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What is the Point of Presidents Day & Why We Celebrate?

George Washington’s birthday is a federal holiday on the third Monday in February. The day marks the birth of the first president of the United States. It is one of eleven permanent holidays established by the U.S. Congress.

It is important to note that federal holidays apply only to the federal government and the District of Columbia; Congress has never declared a national holiday binding in all states. Each state decides its own legal holidays. But it is important to note that even though Washington’s birthday is celebrated the third Monday in February, he was actually born in Virginia on February 11, 1731, according to the then-used Julian calendar. In 1752, however, Britain and all its colonies adopted the Gregorian calendar which moved Washington's birthday a year and 11 days to February 22, 1732.

But what is the point of Presidents Day? Well, for a very long time Americans have always celebrated Washington’s Birthday; even before Congress declared it a federal holiday. On the 100th anniversary of his birth, there were many national-level celebrations and Congress even established a committee to manage the yearly celebration.

At the recommendation of the committee, chaired by Henry Clay of the Senate and Philemon Thomas of the House, Congress adjourned on Feb. 22, 1832 to pay homage to Washington's memory and to commemorate his birth.

On the 130th anniversary of Washington’s birth, the House and Senate commemorated the event by reading aloud Washington’s farewell address. In the House Chamber, the House and Senate, along with several cabinet officials, Supreme Court Justices and military officers, gathered to listen to the Secretary of State read the address aloud. Eventually, the reading of George Washington’s farewell address became an annual event for the Senate, a tradition that is still observed to this day. So, what is the point of Presidents Day? It could be, for some, to honor the first president who turned down a third term, a move he thought was healthy for the good of the nation.

It wasn’t until Jan. 31, 1879 that Washington’s Birthday became a federal holiday. Congress made Feb. 22 a legal holiday to be observed by federal employees. However, the act did not make it a paid holiday for federal workers, so in 1885 Congress passed legislation that required federal employees to be paid for all federal holidays, making all federal holidays paid.

Washington’s Birthday was celebrated on Feb. 22 for decades, but in 1968 Congress passed the Uniform Monday Holiday Act to “provide uniform annual observances of certain legal public holidays on Mondays.” The hope of legislators was to create more three-day weekends with the hope that the time off would bring morale and fiscal benefits to the nation. In 1971, those long weekends began. The law also moved Columbus Day, Memorial Day, and Veterans Day to create additional three-day weekends. 

One of the provisions of the Monday Holiday Law changed the observance of Washington’s birthday from Feb. 22nd to the third Monday in February. Interestingly, the move guaranteed that Washington’s birthday would never be celebrated on his actual birthday since the third Monday in February cannot fall any later than Feb. 21. In addition, and contrary to popular belief, the U.S. government has never required that Washington’s birthday be officially changed to President's Day. What is the point of Presidents Day? It could be to give American workers a well needed break and to fuel the economy with small injects of fiscal energy.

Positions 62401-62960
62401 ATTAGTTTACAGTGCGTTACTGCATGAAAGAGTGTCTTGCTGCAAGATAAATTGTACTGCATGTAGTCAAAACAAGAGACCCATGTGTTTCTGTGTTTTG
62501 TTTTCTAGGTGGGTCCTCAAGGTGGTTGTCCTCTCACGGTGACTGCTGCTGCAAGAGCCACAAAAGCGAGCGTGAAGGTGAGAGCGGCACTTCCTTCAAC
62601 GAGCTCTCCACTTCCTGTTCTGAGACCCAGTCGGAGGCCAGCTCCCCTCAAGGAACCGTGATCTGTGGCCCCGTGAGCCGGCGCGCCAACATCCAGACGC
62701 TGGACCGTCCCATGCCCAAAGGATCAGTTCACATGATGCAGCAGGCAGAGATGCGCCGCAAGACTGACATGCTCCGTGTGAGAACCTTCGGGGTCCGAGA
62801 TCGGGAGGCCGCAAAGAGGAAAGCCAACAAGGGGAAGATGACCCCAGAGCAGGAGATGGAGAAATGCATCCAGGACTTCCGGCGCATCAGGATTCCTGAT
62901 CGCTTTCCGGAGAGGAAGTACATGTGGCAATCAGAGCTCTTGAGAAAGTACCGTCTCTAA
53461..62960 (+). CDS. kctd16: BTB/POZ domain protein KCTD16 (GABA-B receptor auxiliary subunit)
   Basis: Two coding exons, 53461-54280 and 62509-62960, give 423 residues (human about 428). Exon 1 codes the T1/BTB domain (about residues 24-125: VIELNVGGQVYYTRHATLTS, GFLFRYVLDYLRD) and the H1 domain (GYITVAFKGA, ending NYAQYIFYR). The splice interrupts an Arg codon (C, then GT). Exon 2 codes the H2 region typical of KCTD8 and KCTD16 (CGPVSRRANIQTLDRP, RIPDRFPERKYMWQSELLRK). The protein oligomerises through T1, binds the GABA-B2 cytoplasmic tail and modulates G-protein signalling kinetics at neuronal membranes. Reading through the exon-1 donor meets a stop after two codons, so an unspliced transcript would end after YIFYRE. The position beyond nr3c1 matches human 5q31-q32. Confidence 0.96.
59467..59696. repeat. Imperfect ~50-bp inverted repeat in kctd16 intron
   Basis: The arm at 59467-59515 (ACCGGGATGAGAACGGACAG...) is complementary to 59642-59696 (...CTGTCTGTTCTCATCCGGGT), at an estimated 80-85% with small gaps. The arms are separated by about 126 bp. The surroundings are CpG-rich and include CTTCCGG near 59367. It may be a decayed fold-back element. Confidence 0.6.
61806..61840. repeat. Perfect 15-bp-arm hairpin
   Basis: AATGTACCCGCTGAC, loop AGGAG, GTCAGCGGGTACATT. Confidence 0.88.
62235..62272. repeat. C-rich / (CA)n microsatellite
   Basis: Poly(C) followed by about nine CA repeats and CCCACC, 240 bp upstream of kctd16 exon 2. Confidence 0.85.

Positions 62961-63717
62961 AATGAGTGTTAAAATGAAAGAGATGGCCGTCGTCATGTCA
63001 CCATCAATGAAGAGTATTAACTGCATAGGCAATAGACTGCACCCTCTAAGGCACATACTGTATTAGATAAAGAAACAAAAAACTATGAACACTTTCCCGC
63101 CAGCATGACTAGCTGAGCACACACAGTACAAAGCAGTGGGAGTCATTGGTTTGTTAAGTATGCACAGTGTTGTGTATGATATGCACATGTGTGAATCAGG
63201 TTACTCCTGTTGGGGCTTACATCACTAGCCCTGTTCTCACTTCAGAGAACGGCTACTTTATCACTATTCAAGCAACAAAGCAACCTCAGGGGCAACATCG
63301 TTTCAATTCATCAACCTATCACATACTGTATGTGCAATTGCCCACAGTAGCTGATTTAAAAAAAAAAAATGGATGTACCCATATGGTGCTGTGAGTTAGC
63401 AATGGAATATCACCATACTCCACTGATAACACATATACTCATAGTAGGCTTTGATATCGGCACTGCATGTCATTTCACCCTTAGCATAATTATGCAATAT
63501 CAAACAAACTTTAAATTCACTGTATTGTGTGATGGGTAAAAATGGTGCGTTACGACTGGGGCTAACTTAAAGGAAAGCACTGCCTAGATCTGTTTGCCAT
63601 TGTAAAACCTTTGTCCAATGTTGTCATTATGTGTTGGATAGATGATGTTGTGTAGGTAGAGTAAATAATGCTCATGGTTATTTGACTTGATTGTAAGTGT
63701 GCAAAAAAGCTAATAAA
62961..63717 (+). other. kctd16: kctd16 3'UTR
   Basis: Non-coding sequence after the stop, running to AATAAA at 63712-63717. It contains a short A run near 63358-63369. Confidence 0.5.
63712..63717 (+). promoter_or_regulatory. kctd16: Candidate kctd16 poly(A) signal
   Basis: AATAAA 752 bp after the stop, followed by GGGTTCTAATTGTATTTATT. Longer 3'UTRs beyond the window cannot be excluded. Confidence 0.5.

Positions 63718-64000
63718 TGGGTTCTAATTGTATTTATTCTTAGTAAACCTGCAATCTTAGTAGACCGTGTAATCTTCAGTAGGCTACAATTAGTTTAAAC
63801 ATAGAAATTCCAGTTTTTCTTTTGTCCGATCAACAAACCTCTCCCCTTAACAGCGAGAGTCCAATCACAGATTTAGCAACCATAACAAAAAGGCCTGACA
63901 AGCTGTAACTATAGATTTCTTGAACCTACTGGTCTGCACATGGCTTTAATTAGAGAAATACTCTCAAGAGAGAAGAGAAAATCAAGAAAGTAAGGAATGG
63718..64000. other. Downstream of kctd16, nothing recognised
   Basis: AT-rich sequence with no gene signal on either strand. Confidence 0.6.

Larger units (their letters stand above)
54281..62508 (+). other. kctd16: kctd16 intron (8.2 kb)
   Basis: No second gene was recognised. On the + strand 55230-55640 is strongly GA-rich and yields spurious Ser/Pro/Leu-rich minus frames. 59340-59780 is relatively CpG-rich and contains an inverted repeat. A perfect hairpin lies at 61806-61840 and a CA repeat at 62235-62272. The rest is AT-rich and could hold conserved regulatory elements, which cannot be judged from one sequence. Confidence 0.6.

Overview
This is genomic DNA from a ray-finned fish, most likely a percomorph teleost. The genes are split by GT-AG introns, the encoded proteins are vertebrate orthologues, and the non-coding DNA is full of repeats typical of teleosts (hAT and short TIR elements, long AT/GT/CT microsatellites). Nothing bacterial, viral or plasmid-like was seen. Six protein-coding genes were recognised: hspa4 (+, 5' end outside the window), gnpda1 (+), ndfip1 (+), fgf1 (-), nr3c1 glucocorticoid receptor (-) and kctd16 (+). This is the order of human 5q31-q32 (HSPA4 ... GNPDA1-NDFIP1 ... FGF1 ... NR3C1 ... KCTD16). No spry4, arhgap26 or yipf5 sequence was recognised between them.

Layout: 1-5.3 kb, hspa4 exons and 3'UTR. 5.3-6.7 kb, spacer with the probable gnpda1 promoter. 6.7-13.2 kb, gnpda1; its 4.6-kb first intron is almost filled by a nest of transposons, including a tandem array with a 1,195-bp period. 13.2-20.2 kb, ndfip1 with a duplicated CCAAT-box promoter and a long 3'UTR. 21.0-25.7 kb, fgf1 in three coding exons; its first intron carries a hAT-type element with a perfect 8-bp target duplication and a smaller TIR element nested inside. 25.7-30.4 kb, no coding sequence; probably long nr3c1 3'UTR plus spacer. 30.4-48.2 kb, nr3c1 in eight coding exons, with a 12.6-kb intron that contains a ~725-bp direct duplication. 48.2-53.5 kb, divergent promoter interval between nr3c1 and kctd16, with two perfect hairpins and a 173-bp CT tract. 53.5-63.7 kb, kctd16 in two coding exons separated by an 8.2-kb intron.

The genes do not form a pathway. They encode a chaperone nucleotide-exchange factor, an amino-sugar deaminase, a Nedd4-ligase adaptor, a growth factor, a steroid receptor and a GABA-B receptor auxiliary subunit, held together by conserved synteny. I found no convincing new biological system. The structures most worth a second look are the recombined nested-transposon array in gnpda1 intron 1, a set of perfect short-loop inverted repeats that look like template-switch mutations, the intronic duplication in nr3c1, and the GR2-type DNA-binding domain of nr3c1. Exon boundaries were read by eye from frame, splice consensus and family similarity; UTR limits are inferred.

The third Monday in February is known as Presidents Day and while we can ask what is the point of Presidents Day, one thing we do know is that the holiday is meant to recognize presidents, not just Washington.

Abraham Lincoln was born Feb. 12, 1809 and because he was president of the United States during the nation’s most tumultuous period, the Civil War, it is fitting that he is also recognized for Presidents Day. During the 19th century a dozen American states celebrated the third Monday in February as “Washington and Lincoln’s Birthday.” Other states called the combined birthday celebration “Presidents Day.”

What is the point of Presidents Day? It is likely to recognize two men who had lasting and profound impact on the United States of America unlike any other prominent American men.

Now, while there are many ceremonies throughout the country to mark Presidents Day, and many across the country enjoy a day off, since 1971, American retailers have branded their sales campaigns as Presidents Day sales and used the patriotic event to sell the products. If you ask a retailer what is the point of Presidents Day the answer is simple, to sell stuff.

However, if you ask any American, especially those who have served the nation in uniform or as a civilian, what is the point of Presidents Day, the answers might vary, but overall, they will be similar in meaning. Presidents Day is a day to recognize great patriots of our American history. Men who put country before self. Two men who had overwhelming respect for the republic they served.

According to the White House website: “We celebrate Washington’s Birthday on the third Monday of February each year—the result of the 1968 law mandating that a number of federal holidays occur on Mondays. Incidentally, the third Monday in February can never fall on the 22nd, meaning the federal holiday will never land on Washington’s actual birth date.” 

What is the point of Presidents Day, if you ask us, it is to remind you that you do not matter. It is the republic that matters. If the federal government can change the birthday of the greatest historical figure in American history, how do you think it feels about you? Kidding aside, it is the nation that matters.

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